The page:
Book Series: The Visual Politics of Wars

Deadline: Nov., 1, 2015
Cambridge Scholars Publishing
Editors: Ibrahim Saleh, (University of Cape Town, South Africa) & Thomas Knieper (University of Passau, Germany

About the Series

This book series focuses on assessing the coverage of wars, so we are looking for contributors who investigate connections to the daily practices of journalism in text, images and videos. The book series considers the growing influence of the ‘visual turn’€™ in diverse academic literature on the media representation of conflict. The Visual Politics of War presents encouraging evidence that the visual- isation of conflict in news media is finally getting the kind of sustained theoretical scrutiny and rigorous empirical analysis that it deserves.

The Visual Politics of War follows an interdisciplinary approach that welcomes contribution from varied disciplinary fields of research, from security studies to visual culture, are now engaging in a range of analytical and empirical investiga- tions into the purportedly powerful roles of mediated visual imagery during wartime, employing conceptual tools such as ‘mediatisation’ and ‘€˜performativity’€™.

This book series offers a summation of some of the key approaches: their inter- sections, distinctions and usefulness; while suggesting trajectories for further critical research into al journalism and crisis communication. Ever since the Vietnam War, media globalisation has made conflict a part of everyone’s life in this modern world. This is where the war reporters play the crucial role of media- tors to bring us stories covering the various dimensions of war from some of the most vulnerable places of the earth.

This book series includes original research papers that explore the visual culture of conflict, specifically the ‘war on terror’ grounded in the conceptual claim that images are central to contemporary geopolitics. We encounter other people and places though a “field of perceptible reality” enabled by visual representations.


Manuscripts eligible to be published as articles include full length research with a maximum length of 7,000 words (excluding abstract, tables, figures, and refer- ences), a total of no more than 5 tables and/or figures, and no more than 75 references. Academic manuscripts should be double-spaced throughout (including all quotations and footnotes). Full names of the author(s) should be given, a full ad- dress for correspondence, and where possible a contact telephone number. Au- thors should include an abstract of 100 to 150 words, and 5 key words under, which the article should be indexed.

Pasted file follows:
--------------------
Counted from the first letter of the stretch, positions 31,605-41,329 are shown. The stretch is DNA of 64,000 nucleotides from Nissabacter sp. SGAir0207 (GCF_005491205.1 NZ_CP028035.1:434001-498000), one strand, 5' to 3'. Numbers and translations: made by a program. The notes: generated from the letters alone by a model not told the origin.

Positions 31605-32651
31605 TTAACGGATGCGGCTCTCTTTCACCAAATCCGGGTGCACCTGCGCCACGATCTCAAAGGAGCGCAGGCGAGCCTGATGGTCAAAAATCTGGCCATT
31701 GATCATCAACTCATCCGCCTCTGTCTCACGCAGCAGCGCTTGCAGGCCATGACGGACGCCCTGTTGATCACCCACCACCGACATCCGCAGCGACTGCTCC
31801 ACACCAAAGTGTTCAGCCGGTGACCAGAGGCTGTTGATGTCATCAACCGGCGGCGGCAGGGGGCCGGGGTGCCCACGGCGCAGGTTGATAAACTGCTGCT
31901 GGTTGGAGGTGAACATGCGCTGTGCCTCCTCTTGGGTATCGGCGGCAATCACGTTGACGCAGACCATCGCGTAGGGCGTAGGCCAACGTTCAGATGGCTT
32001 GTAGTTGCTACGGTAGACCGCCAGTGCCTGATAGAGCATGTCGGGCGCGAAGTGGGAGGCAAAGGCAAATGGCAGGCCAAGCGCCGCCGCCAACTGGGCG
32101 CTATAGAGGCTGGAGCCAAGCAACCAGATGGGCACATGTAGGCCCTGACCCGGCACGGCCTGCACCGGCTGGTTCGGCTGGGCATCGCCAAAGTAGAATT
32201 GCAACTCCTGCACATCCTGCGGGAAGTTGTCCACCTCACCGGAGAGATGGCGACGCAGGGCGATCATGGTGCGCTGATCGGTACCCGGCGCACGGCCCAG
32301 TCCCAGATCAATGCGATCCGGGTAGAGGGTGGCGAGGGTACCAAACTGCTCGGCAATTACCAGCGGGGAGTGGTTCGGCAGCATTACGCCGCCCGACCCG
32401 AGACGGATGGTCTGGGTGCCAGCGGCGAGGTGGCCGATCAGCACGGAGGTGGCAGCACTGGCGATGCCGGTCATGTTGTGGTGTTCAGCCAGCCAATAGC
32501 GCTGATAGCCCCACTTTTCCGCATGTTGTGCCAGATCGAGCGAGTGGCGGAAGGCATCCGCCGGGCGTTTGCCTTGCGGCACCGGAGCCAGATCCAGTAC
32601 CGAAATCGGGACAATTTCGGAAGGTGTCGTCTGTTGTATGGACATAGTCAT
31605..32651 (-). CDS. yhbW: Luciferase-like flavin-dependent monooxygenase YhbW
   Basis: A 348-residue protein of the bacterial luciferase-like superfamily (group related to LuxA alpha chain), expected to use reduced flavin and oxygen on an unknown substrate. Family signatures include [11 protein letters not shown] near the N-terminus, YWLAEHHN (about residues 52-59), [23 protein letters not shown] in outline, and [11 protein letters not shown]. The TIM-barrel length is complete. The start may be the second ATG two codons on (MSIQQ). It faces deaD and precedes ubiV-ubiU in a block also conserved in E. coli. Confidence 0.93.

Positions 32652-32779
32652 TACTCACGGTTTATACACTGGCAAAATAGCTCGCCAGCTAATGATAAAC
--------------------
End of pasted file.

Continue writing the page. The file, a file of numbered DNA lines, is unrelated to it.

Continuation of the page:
Current and recent academic and profes- sional affiliations should be supplied for inclusion in Notes on Contributors,€ together with a list of major publications (with dates and name of publisher) and forthcoming books.

References: Authors should confirm to Cambridge Scholars Publishing style. Thus authors should use inside reference style rather than footnotes. Authors will be required to secure permission if they want to reproduce any type of material, or extract from the text of another source. This applies to direct reproduction as well as ‘€œderivative reproduction’€ (where you have created a new figure or table which derives substantially from a copyrighted source).

Types of Contributions:Standard Papers – report practical or theoretical research and typically comprise up to 12 typeset pages. Longer articles are also considered, provided the content justifies the extent.



Ibrahim Saleh, PhD: Senior Lecturer at the University of Cape Town; Chair of Journalism, Research & Education Section, International Association for Media & Communication Research (IAMCR) & Editor of the Journal of Transnational ‘Worlds of Power’€™: Proliferation of Journalism & Professional Standards & the Global Media Journal, African Edition. Saleh is the linchpin editor f the Book Series ‘Visual Politics of War’. Political communication, in particular in the areas of political journalism and crisis management; Securitization of the Environment, in particular climate reporting and representation of disasters; Middle East & North Africa (MENA), in particular the engagement of citizens with supranational political processes; media and democratization in transitional society; the impact of media violence on public opinion; effects of media representations and framing on policy-making in the areas of social policy, foreign policy and international relations; digital inequalities in cross-national contexts.

Prof. Dr. Thomas Knieper, Chair of Computer-mediated Communication at the University of Passau. Knieper was executive director of the IWF Knowledge and Media gGmbH in Goˆttingen and full professor for Mass Communication and Media Studies at the TU Braunschweig. His main research areas are computer-mediated communication, visual communication, political communication, empirical social research, and journalism. Further- more, Knieper is member of the Human Science Centre at the Ludwig-Maximilians-University Munich. He is member of the editorial boards of the two journals ‘€œVisual Communication Quarterly’€ and ‘€œInternational Journal of Communication and Health’€. He also joins the advisory board of ‘€œImage: Journal of Interdisciplinary Science’€.Thomas Knieper is the co-editor of the Book Series ‘Visual Politics of War’.